To Engage Students and Teachers, Treat Core Subjects Like Extracurriculars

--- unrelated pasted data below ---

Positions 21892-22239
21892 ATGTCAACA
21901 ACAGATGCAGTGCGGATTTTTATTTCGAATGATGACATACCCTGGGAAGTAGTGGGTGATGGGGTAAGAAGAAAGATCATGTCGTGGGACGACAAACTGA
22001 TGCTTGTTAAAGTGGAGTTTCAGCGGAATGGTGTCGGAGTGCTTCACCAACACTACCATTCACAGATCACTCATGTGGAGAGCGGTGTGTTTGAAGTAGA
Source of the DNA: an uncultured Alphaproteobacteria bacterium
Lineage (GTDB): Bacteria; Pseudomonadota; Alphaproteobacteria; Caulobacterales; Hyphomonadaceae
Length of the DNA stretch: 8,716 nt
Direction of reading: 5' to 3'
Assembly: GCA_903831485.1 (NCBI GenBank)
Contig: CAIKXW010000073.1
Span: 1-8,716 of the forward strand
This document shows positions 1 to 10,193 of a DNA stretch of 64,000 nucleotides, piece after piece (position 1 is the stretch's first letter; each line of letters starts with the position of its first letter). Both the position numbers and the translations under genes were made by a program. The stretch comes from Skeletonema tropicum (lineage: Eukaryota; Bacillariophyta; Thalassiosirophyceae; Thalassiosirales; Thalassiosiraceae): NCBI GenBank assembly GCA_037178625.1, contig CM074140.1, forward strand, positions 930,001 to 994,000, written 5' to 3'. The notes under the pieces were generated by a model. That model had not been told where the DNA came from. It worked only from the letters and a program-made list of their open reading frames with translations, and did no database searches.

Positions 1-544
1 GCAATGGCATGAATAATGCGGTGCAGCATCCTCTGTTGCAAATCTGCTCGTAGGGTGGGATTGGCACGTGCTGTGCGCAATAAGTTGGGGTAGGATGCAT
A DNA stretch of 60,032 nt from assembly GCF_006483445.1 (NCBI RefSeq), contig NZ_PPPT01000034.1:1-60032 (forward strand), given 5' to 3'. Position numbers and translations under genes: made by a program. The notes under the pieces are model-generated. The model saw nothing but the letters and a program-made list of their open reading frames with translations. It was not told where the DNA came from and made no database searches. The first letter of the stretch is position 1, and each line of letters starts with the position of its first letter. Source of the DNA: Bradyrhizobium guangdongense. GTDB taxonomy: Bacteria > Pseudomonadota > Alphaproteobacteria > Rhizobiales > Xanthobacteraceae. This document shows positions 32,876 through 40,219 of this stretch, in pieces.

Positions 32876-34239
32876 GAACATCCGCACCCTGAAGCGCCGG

Leah Shaffer of KQED News takes a look at how project-based learning is helping students better grasp their core curriculum and demonstrate mastery of a subject.  Schools are taking a variety of different approaches, from having students create historical documentaries to courses focused on “Rockets and Roller Coasters” to performing field studies. As one principal noted, “We let the passion of the kids and the adults drive the course and we make the academic ties as they come along.” There’s other benefits for the students as well, in that project-based learning can allow students to develop a mastery at different paces, students get to work collaboratively, and they are engaged in projects that are more relevant to their everyday lives. Robbie Torney, a teacher at Lodestar Academy in Oakland said his students are learning core curriculum in a way that gets them highly engaged, but there’s an even bigger impact when students get to college or start their careers. “Those collaborative environments won’t be the first time that they’ve had to tackle a project in an interdisciplinary way,” he said. More evidence that with higher standards teachers and schools are using even more creative approaches

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